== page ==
Food for Thought
What is a Foodprint?
Your foodprint is the hidden by-product from the food you eat. Your daily habits around food- food choices, where you buy your food, how it was produced, and even how much waste you produce and what you do with it- all have an impact on our environment, animals, and people.
The food system, which includes production, packaging, transportation and disposal of everything we eat, accounts for one third of global greenhouse gas emissions. Everything you eat leaves behind a print, some more harmful than others.
Our industrial food system is not sustainable for the long term and our planet won't be able to feed the world’s population by the year 2050. If we don’t collectively take action and make conscious choices to slow down its adverse effects, our meals will look very different in only 30 years time.
Animal agriculture takes a huge toll on our soil, water, and air. Two thirds of available agricultural land worldwide is eradicated for animal production. As soil is exposed, carbon is released. Not only is deforestation a carbon source, it affects local water cycles changes and causes ecosystem disruptions. An exponential amount of water is needed to process livestock into food. To produce one pound of beef alone, a whopping 1,800 gallons of water is needed. Estimated to account for up to 80% of greenhouse gas emission, livestock is the largest contributor of methane emissions and is 20 times more harmful than carbon dioxide. Additionally, industrial meat and dairy production require significant quantities of animal feed, which is grown with synthetic fertilizers- a culprit for both carbon and nitrous oxide emissions.
As a result of greenhouse gases in the atmosphere, temperatures are rising and precipitation patterns are changing, putting crop production at a direct risk. The nutritional quality of crops are also at the mercy of high carbon dioxide levels.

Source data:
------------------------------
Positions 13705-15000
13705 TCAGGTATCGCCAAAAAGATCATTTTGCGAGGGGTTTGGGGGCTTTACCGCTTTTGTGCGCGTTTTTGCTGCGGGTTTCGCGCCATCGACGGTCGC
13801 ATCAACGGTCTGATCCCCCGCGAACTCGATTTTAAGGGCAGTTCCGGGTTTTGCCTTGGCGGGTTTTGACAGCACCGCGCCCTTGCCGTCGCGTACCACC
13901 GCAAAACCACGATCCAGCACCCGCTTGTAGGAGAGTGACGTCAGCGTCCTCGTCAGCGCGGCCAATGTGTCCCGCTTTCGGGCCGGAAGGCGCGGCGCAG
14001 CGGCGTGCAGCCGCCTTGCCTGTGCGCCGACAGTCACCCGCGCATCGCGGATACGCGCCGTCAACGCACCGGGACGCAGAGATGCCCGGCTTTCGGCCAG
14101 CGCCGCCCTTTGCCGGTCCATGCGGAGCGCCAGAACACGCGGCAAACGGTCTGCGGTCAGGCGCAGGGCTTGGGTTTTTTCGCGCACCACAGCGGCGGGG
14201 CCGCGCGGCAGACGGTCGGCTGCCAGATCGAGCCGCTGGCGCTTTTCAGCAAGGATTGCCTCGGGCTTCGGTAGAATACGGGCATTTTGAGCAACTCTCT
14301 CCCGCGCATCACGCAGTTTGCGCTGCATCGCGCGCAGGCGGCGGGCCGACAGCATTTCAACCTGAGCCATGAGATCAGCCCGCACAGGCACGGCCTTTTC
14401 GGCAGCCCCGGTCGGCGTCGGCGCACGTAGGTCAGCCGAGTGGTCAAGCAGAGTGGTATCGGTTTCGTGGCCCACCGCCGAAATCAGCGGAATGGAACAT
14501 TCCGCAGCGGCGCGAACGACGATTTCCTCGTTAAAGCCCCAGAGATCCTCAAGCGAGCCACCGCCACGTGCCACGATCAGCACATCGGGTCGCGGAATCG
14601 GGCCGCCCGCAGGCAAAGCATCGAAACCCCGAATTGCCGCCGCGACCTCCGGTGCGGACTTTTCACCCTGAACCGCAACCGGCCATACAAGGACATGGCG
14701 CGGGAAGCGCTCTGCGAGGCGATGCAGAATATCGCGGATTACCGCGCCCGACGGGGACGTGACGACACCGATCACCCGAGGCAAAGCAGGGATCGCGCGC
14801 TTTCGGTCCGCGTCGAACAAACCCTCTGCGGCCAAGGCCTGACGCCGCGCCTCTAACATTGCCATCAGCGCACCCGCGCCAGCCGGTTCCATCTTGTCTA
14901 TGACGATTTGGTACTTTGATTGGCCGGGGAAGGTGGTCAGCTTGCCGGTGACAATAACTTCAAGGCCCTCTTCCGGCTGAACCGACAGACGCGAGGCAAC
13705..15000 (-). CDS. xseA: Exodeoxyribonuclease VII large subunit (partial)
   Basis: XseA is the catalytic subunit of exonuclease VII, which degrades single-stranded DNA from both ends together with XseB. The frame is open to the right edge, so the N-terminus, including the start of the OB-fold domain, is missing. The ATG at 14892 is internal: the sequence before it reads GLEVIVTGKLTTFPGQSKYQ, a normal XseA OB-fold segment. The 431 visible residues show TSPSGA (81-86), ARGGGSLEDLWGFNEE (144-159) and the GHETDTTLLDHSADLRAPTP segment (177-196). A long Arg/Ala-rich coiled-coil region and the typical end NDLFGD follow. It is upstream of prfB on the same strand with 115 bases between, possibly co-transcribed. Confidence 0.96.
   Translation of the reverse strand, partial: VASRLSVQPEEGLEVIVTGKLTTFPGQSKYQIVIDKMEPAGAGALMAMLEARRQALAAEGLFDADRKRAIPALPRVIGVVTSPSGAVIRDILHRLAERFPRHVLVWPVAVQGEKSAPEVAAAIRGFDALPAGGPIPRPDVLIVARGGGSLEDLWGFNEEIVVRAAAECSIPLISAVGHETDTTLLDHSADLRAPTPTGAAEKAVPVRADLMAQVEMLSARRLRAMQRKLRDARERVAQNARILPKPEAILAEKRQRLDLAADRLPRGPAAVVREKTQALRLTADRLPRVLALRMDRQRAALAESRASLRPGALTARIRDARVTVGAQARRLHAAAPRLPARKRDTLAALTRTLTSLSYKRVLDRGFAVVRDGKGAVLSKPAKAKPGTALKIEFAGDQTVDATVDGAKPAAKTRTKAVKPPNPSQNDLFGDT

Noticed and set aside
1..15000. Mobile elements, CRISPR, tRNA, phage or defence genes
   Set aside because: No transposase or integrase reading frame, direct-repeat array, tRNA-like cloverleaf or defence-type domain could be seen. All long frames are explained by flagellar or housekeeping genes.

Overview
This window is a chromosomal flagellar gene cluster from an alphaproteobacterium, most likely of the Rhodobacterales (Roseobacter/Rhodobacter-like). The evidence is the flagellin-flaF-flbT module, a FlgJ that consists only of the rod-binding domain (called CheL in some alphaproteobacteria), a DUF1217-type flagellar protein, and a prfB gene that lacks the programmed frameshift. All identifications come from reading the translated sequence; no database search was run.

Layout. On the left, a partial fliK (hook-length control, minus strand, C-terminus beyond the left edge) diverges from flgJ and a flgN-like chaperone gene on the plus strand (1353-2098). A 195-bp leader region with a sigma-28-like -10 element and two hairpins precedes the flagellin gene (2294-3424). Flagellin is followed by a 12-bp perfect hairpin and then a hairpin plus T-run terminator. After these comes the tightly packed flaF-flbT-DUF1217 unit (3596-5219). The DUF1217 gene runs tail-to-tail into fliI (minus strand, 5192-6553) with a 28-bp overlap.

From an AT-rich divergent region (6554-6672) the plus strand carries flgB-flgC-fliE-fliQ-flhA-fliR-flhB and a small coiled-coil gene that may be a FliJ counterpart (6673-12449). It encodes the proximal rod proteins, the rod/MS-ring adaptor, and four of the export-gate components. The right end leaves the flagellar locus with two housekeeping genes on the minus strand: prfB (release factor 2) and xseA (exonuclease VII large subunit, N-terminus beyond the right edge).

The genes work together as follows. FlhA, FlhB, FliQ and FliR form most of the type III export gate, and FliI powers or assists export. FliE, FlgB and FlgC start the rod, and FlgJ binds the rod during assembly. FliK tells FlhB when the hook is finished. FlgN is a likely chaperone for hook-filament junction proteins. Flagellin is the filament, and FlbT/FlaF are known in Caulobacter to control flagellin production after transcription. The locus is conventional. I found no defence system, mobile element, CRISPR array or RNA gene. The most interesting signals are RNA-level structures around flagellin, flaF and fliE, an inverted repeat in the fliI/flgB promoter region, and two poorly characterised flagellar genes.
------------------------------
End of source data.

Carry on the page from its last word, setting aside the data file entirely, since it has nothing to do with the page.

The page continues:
As our populations increase, the use of synthetic fertilizers increases too. These fertilizers are often used in excess, leach into groundwater, and create a dead zone in lakes and rivers where no plant or animal life can survive.
The use of pesticides has led to the growth of herbicide resistant weeds, causing a chain reaction of resource depletion for farmers. As the climate changes, water will become less available, and crop yield and food security is at risk.
The food you don’t eat is also important. Leftovers end up in landfills where they release harmful greenhouse gases into the atmosphere. Instead of tossing your uneaten food into the garbage, composting generates significantly less methane.
According to the US Department of Agriculture, food waste is estimated at between 30-40% of the food supply. This large percentage equates to a rapid toll on climate change.
Calculate your foodprint
Your foodprint is measured by looking at your habits and how they relate back to the food cycle- from the natural resources used to the pollution and greenhouse gases produced. Food that is grown and produced closer to you will have a lower foodprint than food that is grown elsewhere and transported.
You can calculate your foodprint at Earthday.org here.
- Eat lower on the food chain. Choose more plant based foods and limit meat intake. Start small and commit to going meatless just one day per week.
- Choose local, organic, and seasonal when possible. This protects local land, decreases food miles, and is produced with less synthetic fertilizers
If you’re eating meat, choose better meats. Grass-fed cows improve land use and and soil health (aka less carbon emissions). Avoiding antibiotic treated livestock reduces its runoff into our waterways and contaminating groundwater and ultimately farms in the form of recycled fertilizer. Read labels carefully and look for things like:
- USDA organic
- 100% grass-fed
- no antibiotics
- Eat whole foods instead of processed foods. Processed food is packaged food and packaged food means more plastic waste and a bigger strain on our environment. Use reusable bags to purchase your whole foods.
- Reduce your food waste. The best way to reduce food waste is simple: eat the food you buy! Get creative in the kitchen to use up all the food you buy.
Educate your kids
Together, let’s raise environmental stewards of the planet. By teaching kids that food has an impact on both their own health and the world around them, they can help mold a more sustainable food system for the future.
In our next blog post, we'll be sharing easy food swaps to lower your foodprint.